Lately, plant-based protein has been all the rage. Companies like Beyond Meat and Impossible Foods have been eyeing the lucrative China market for a while now.
Partnerships between meat substitute companies and Starbucks, KFC, other fast-food chains, and supermarkets have taken meat substitutes to the mainstream. Chinese domestic plant-based meat companies such as Zhen Meat are similarly growing.
Health is one of the main concerns for Chinese food consumers, exacerbated by COVID-19 and the African Swine Fever. As we know, China is the world’s largest meat consumer and importer.
However, will the Chinese consumers, open their tastebuds to highly processed, Western fake meats? That is one of the hurdles that Beyond Meat and Impossible Foods have to face.
But in reality, China is the birthplace of fake meats. It has been for more than a thousand years.
Days of “temporary vegetarianism” were observed during the Zhou Dynasty (1046–256 BC). These often came after the deaths of important people in the state or within the family.
For instance, if there is a death of a loved one, it is customary of my family to not consume meat for 49 days as a sign of respect. Despite this and the invention of tofu (the foundation of fake meat), vegetarianism did not take off in China until the introduction of Buddhism.
Even then, the Chinese people of Tang Dynasty (618–907 AD) were still mainly meat-eaters. It wasn’t until the Song Dynasty (960–1279 AD) that elaborate vegetarian cuisine, in the form of fake meats, was developed. Ingredients included wheat gluten, soybeans, lotus roots, mushrooms, and more.
I live in Beijing, and I love vegetarian food. Plenty of restaurants around the Lama Temple (雍和宫) serve pure veggie meals. There are even vegetarian buffets and delicious vegetarian hotpot.
It might take a some digging around, but vegetarians and vegans need not worry about a lack of delectable foods.
Vegetarian cuisines also vary across China. If you want something sweeter, less oily, and less heavy, head to southern Chinese cities like Shanghai or Hong Kong. Prefer northern style? There are a plethora of vegetarian options not just in Beijing but in cities like Xi’an and Taiyuan,!
Here is a list of some amazing vegetarian/vegan foods that you can sample.
1 The Chinese Hamburger 菜夹馍
This is a very common Xi’an street food that dates back to the Qin Dynasty (221–206 BC). The hamburger is normally served with pork, but there are also halal alternatives.
My first burger in Xi’an, however, was with veggies. It was customizable, and I had it with julienned cucumbers, carrots, egg, pickles, potatoes, kelp, and wood ear mushrooms.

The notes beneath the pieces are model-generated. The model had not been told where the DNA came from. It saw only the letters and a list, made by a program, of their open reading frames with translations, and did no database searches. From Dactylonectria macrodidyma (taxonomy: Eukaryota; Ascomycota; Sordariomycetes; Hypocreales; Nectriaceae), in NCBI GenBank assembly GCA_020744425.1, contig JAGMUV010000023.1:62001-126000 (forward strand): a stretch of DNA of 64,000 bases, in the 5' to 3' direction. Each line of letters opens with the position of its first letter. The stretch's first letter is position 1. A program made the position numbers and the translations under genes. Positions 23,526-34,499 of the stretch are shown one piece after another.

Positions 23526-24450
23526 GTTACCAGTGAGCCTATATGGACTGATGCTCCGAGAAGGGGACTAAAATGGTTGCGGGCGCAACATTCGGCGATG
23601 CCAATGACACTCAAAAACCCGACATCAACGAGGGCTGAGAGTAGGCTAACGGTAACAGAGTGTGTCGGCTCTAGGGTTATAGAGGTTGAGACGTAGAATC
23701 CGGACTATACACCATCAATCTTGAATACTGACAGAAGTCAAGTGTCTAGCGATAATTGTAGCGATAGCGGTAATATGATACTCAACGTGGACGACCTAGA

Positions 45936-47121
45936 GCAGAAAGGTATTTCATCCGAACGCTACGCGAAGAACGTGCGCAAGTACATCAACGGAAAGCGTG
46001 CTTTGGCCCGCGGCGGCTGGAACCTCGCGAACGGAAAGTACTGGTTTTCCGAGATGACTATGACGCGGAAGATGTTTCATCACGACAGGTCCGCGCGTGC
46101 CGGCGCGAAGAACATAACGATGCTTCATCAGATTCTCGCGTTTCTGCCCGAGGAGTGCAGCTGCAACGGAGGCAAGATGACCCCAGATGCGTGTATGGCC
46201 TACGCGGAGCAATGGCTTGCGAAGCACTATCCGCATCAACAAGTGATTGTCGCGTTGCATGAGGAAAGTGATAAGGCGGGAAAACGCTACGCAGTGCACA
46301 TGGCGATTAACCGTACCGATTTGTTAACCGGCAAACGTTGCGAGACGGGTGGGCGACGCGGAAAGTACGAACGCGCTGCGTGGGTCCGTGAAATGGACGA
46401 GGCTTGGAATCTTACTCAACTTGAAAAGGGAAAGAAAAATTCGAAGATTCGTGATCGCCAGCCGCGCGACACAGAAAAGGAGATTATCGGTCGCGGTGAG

Simple, but so healthy and palatable!
2 Veggieballs 素丸子
A very iconic Beijing dish that is typically made with pork. This vegetarian version is made of flour and your choice of vegetables and deep-fried.
My preferred combination is green radishes and carrots.
3 Vegetarian Goose/Duck 素鹅/素鸭
There are many variations of this goose or duck dish across China. Essentially, the “meat” is made of various veggies wrapped in bean curd, pan-fried, and eaten with a savory or sweet sauce.
The reason why it’s called “goose” or “duck” is due to the similar texture and color of the roasted animal skin. The process of making this dish is laborious.
While it tastes nothing like the actual fowl itself, it remains a delightful deception to the senses.
4 Xinjiang Pumpkin Bun 新疆薄皮南瓜包子
This is more akin to a dumpling than a bun, but it is one of my favorites. You might ask, “Xinjiang? Really? Isn’t that place a mutton paradise?”
Yes, but you can find vegetarian options too. What more can I say? Pumpkin, onions, salt, and pepper. It’s sweetness all in one wrap.
Remember to double-check if it's solely pumpkin filling! Restaurants in Xinjiang may mix meat in it.
5 Cold Skin Noodles 涼皮
This is another specialty of Shaanxi province. Making this dish is no easy task. It requires the right amount of water and several rounds of starch and gluten separation from the dough.
Finish it off with sesame paste, black vinegar, chili oil, salt, the leftover gluten, cucumbers, and voila! A hearty dish at your table.
6 Jianbing 煎饼
This amazing Chinese breakfast crepe has its origin in Shandong, but the Tianjin version is the most well-known. The crepe is traditionally made from a batter of wheat and grain flour (or in the case of Tianjin: mung bean flour).
It includes has eggs (optional), lettuce, Chinese fried cracker or dough stick, pickles, scallions, coriander, sesame seeds, and a mix of sauces.
This street food snack is so popular that it can be found in most Chinatowns.
How about it? Hungry yet?